Saturday, April 3, 2010

Intention & Retrocausality

Cause and effect is pretty easy to understand. I pick up a remote control, press the power button and my TV turns on. Me pressing the power button is the cause, the TV turning on is the effect. We all learned about it in grade school.

But what if that were reversed? What if my TV turned on, and that caused me in the past to press the power button on the remote control? It goes against everything we think we know about the way the universe works, but that is the essence of the theory of retrocausality. The effect
creates the cause. It sounds like something straight out of the pages of science fiction, but many scientists today believe that retrocausality could be a real phenomenon.

From wikipedia: Retrocausality (also called retro-causation, backward causation and similar terms) is any of several hypothetical phenomena or processes that reverse causality, allowing an effect to occur before its cause.

According to Paul March from a Talk Polywell comment: Dr. Cramer's retrocausal experiment should be completed by the end of this year. And if verified it would buttress Dr. Woodward's M-E (Mach Effect) arguments and provide a path to finally merging GRT (General relativity) with QM (Quantum Mechanics).

A 36 page presentation from 2007: The UW Nonlocal Quantum Communication Experiment by John Cramer

Entanglement: The separated but “entangled” parts of the same quantum system can only be described by referencing the state of other part.
The possible outcomes of measurement M2 depend of the results of measurement M1, and vice versa. This is usually a consequence of conservation laws.

Nonlocality: This “connectedness” between the separated system parts is called quantum nonlocality. It should act even of the system parts are separated by light years. Einstein called this “spooky actions at a distance.”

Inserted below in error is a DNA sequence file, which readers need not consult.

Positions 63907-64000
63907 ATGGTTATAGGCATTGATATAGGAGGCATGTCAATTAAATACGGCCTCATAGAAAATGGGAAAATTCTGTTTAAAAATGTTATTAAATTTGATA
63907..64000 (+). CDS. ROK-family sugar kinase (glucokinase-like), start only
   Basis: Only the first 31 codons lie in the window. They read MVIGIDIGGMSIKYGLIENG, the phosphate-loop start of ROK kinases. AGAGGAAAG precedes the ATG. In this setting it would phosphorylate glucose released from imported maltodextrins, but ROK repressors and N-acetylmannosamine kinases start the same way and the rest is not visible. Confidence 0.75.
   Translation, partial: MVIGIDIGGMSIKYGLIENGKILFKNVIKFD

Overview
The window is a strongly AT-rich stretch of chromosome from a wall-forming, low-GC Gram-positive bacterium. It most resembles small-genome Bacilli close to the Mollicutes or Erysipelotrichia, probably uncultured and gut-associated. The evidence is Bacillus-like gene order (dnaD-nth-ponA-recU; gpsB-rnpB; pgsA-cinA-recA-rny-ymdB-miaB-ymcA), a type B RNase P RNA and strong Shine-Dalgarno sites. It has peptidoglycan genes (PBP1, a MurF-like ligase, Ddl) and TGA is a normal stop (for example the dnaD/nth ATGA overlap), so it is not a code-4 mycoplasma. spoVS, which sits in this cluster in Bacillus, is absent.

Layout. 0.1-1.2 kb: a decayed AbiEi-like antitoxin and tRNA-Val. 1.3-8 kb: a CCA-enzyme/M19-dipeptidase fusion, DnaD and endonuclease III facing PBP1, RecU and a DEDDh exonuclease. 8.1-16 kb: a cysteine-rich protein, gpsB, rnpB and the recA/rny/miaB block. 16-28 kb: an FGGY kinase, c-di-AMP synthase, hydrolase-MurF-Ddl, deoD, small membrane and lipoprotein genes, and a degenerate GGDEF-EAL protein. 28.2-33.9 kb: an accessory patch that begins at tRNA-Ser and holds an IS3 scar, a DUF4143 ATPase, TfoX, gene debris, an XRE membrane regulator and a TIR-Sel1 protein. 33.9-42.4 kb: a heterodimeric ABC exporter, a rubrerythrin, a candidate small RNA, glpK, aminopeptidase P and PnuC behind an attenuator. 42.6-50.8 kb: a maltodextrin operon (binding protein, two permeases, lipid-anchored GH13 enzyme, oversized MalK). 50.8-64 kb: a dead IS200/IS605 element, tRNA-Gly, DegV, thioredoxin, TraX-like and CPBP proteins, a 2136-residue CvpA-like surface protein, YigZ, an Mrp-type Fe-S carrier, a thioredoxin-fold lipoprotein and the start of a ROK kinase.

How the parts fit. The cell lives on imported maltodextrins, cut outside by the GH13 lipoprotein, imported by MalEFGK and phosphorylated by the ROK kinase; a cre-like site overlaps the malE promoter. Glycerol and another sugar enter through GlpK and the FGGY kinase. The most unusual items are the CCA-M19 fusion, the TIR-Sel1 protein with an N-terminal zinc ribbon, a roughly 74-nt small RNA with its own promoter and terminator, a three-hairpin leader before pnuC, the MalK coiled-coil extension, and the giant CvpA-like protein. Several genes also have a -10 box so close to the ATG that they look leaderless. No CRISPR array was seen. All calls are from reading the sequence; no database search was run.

Physicist York Dobyns explains retrocausality -- how human intentions affect the past; discusses Cal Tech Physicist Kip Thorne's theories of wormholes on the fabric of space and time; and touches upon some of the strange implications of our current understanding of quantum mechanics. Interview by Tom Munnecke at the American Association for the Advancement of Science at University of San Diego on June 23, 2006.

York Dobyns earned his PhD in physics at Princeton and is the Analytical Coordinator for the Princeton Engineering Anomalies Research (PEAR) program.
For more information, visit:
A Brief History of Retrocausality Experiments: 35 years ago, Helmut Schmidt pioneered studies on the effects of human intention on random event generators (REGs) — machines which generate a string of qubits that can be imagined as a stream of coins flipping in the air. Using REG data which were prerecorded and unobserved, Schmidt showed that his subjects were able to influence selected heads or tails events which had occurred up to six days earlier. More recently, Brenda Dunne and Robert Jahn (PEAR) conducted close to 87,000 similar (and statistically significant) REG/RPK experiments. Elmar Grubers retrocausation experiments (PK Effects on Pre-Recorded Group Behaviour of Living Systems European Journal of Parapsychology, 3, 1980, 167-75) showed that conscious intention can seemingly influence the past activity of both animals and humans. In one of the human trials, the effect size was 0.74, which is over twenty-three times greater than the effect size of most prescription drugs (0.032). These studies — and numerous others involving everything from steel marbles to human skin conductance and heart rate — have shown the apparent effect that conscious intent has on altering events which have already occurred... Or, at least, events which have already occurred from our commonly held perspective.

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